Whom the gods would destroy, they first make mad

Your quiz for today:  who said "Whom the gods would destroy, they first make mad"?

Was it Shakespeare?  Was it Homer?

Nope.

If you googled for the answer, you probably think Euripides.  This is a classic example of something being repeated on the internet so much that people think it must be true.  The answer isn't Euripides.

In its usual wording as above, it comes from Henry Wadsworth Longfellow.  But he was rephrasing a saying that goes back more than 2,500 years.  The earliest use I know of is the play Antigone, where Sophocles quotes a version, which I've stolen from the Perseus translation:
For with wisdom did someone once reveal the maxim, now famous,
that evil at one time or another seems good,
to him whose mind a god leads to ruin.
Sophocles then adds:
But for the briefest moment such a man fares free of destruction.
Which is a variant of, "Well it seemed like a good idea at the time!"

And as the text makes clear, by the time of classical Athens it was already considered an old saying.  The origin must go back into prehistory.  Which is rather cool really for such a subtle idea.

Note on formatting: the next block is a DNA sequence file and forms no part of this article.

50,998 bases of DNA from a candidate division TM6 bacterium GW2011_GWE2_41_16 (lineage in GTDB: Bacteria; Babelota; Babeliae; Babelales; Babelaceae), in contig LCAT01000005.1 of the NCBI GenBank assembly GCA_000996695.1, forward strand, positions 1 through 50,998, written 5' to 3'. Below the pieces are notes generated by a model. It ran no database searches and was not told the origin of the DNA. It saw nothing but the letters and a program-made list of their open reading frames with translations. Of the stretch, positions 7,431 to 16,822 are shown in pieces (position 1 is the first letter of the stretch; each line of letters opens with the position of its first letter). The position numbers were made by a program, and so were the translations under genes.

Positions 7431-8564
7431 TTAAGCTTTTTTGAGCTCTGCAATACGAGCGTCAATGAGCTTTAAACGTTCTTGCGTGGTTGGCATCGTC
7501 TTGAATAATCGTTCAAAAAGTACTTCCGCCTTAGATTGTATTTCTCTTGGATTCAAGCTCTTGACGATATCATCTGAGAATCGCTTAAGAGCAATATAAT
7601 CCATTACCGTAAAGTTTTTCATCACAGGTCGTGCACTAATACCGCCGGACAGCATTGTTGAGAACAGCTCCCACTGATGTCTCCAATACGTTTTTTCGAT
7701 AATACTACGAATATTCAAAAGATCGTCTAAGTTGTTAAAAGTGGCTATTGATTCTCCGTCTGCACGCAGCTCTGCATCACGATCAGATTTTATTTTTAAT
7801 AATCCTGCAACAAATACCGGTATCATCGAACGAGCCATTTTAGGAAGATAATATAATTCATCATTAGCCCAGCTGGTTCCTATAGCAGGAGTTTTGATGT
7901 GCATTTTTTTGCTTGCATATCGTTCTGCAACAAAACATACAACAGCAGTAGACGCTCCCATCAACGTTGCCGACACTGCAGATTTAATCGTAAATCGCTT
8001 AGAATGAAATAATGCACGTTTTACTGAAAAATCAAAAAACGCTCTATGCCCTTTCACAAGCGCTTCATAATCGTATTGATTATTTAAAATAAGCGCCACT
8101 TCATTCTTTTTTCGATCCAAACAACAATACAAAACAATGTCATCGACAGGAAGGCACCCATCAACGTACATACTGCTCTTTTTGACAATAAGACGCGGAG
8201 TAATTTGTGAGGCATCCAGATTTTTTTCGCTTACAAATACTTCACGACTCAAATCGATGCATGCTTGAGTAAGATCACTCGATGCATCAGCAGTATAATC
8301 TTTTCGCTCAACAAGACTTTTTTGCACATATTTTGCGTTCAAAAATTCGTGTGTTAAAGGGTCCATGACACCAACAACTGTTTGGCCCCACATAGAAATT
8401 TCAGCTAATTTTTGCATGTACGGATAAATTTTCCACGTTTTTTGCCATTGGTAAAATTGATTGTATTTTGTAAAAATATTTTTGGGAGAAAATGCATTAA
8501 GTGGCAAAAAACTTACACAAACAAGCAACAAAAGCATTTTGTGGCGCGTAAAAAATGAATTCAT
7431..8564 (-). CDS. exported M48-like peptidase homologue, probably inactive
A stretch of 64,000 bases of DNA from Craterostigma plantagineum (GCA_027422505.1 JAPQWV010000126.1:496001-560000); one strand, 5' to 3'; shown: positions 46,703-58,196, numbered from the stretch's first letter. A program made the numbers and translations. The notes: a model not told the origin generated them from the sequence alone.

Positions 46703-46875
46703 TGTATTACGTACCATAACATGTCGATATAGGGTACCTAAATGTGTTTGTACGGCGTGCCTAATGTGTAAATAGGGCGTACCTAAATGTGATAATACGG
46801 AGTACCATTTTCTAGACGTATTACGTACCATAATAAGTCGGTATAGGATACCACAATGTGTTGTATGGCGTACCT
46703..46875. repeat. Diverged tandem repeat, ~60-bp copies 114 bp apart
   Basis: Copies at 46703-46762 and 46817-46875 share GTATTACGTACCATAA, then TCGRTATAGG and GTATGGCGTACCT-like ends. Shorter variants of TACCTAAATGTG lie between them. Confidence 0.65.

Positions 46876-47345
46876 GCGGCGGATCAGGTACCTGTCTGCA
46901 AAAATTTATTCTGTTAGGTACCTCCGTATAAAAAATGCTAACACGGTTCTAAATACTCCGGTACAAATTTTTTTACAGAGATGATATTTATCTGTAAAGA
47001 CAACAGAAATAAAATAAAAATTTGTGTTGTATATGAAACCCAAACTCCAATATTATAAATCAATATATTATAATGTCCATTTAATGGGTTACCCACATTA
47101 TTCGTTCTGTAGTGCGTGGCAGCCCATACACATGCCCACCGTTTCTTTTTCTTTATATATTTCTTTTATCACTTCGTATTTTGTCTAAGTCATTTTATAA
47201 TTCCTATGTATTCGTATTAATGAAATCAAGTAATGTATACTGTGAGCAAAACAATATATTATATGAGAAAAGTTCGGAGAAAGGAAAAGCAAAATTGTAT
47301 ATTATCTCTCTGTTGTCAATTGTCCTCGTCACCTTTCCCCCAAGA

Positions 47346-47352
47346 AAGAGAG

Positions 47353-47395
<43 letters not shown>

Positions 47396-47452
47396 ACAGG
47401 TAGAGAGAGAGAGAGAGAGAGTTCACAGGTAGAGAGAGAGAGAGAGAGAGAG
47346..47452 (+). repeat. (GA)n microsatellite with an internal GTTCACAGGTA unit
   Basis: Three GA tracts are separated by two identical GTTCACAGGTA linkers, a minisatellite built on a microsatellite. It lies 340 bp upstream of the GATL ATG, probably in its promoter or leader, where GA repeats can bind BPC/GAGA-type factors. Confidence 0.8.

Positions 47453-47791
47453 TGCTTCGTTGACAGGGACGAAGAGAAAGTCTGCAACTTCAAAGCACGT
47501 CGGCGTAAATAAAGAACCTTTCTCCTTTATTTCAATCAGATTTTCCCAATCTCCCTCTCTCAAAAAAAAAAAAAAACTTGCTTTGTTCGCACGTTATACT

5 comments:

Orange said...

Oscar Wilde, who experienced the worst of a self-destructive nature, commented on this. He was a scholar of the classics, and often refered to the Greeks. In De Profundis, he wrote (I quote from memory) - The gods are strange. They destroy us not through our faults, but through everything that is kind and humane in our natures.

Which, alas, is often true? Did one ever hear of anyone brought low through being hard and selfish?

Gary Corby said...

That's such a terrific point. Yes indeed.

Amalia T. Dillin said...

I'm thinking about Heracles, and how he was quite literally made mad by Hera, and led to kill his family. And then Ajax who was also caught up in divinely inspired madness, and THOUGHT he was slaughtering his friends. It certainly does seem to be a repeated trope, this god-sent madness, but it's fascinating to me that the idea was already old in Antiquity. Just the idea of an idea being old to a people we consider to be so far removed from us, and that idea still being in use today, is kind of mind blowing.

Gary Corby said...

Hi Amalia!

Yes, totally agree. Also it's such a subtle statement about the human condition to be coming from prehistory. Really shows how much people haven't changed, and that modern wisdom is no better than the ancient brand.

Alfred E. Newman said...

thanks for this, your effort is appreciated